The ACLU of Georgia was joined yesterday by a civil liberties coalition asking the Atlanta City Council to adopt reasonable limitations on the governmental use of drones for surveillance. To find out more about the effort, see our fact sheet here.
A civil liberties coalition including the ACLU of Georgia met with the Atlanta City Council yesterday to advocate for adoption of regulations on use of drones by law enforcement.
The military uses them to track down the enemy. Law enforcement agencies around the country deploy them to catch criminals.
Justine Story, a homeowner in northeast Atlanta, hates the idea of robotic eyes flying over metro Atlanta watching everyday citizens.
"I wouldn't want a drone looking in my bedroom window," Story said.
Supporters of drones contend the technology can be a powerful tool for fighting crime and terrorism.
Critics say drones can intrude on the privacy of the law-abiding public.
Protestors gathered in Atlanta Tuesday to rally against the nation’s drone strike program. They demonstrated outside a Buckhead hotel currently hosting a national conference on drone aircraft.
As nearby cars whizzed by Peachtree Street, long-time Atlanta civil rights advocate and Air Force veteran Joe Beasley said the drone strikes need to stop.
“I would implore President Obama to move away from these drones. It’s just deplorable. It’s just cowardice,” said Beasley.
He was flanked by about two dozen protestors with signs calling for an end to the nation’s drone strike program.
The rally comes just a week after the president vowed to dramatically reduce drone strikes and make the program more transparent. He said there'd be a new emphasis on capturing suspects instead of killing them and targeting only those who pose a continuing and imminent threat to the U.S. He also pledged to transfer oversight of the program from the CIA to the Pentagon, a move that would make more information available to the public.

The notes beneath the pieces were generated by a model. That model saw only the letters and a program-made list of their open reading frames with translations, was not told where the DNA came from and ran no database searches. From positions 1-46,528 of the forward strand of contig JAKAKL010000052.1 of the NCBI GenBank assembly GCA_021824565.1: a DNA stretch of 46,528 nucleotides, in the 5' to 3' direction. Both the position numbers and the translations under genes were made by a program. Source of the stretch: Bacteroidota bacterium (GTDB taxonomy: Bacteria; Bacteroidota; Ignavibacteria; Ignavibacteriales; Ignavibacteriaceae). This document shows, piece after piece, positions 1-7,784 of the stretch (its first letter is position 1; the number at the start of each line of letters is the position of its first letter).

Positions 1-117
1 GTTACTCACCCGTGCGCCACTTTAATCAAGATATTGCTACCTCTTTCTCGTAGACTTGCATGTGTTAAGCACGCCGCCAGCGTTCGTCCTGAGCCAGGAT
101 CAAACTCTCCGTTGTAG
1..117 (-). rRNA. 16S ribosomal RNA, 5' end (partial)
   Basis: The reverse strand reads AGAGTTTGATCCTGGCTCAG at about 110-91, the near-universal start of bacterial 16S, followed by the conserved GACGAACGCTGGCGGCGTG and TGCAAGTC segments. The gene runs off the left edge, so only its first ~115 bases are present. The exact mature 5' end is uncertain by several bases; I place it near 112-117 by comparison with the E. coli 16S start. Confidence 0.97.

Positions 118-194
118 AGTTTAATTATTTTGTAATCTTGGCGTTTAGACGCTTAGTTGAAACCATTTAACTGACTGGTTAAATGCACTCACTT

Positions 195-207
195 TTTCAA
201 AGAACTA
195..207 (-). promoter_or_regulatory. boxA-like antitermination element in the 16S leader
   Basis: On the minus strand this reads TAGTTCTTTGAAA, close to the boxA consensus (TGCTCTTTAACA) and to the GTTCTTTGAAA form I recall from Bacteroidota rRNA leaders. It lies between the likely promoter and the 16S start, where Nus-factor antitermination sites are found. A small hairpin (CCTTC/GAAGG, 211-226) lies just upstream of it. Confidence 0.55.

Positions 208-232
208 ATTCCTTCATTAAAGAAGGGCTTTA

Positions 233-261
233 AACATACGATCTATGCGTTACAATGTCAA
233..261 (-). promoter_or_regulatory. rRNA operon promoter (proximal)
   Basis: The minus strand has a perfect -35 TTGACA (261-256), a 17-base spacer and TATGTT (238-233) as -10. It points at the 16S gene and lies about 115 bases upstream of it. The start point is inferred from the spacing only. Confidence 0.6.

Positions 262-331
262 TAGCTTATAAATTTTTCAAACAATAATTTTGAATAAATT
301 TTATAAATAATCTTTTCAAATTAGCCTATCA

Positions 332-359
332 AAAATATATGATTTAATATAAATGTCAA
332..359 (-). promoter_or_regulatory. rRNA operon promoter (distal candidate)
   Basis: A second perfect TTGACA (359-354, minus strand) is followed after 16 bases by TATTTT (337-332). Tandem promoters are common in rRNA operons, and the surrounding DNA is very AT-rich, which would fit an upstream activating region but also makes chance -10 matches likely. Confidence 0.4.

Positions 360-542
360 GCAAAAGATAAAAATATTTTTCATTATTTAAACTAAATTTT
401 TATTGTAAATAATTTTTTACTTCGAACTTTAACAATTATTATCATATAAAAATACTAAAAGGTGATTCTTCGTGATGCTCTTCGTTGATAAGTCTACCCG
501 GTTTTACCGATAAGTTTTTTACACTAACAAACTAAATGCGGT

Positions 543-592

But at the rally, Georgia ACLU attorney Azadeh Shahshahani said the president didn't go far enough.
“To the extent that there’s going to be extra oversight, that’s good, but it doesn’t end the problem that the program is going to continue and people far from any battlefield without charge or trial are going to be killed,” said Shahshahani.
A recent Gallup poll shows 65 percent of Americans support the use of drone strikes against suspected terrorists based overseas. That number drops to 41 percent when targeting U.S. citizens in other countries who are suspected of terrorism.
Speaking at a press conference in Washington after the president’s counterterrorism remarks, Georgia’s Saxby Chambliss, the top Republican on the Senate Intelligence Committee, argued the use of covert drone strikes remains a vital tool in the War on Terror.
“To open the books, so to speak, on the drone program does not make America a safer place to live.”
And at an event held Tuesday in Sandy Springs, U.S. Sen. Johnny Isakson called drone technology “remarkable” and expressed support for the continued use of drones in intelligence-gathering and terrorist assassinations.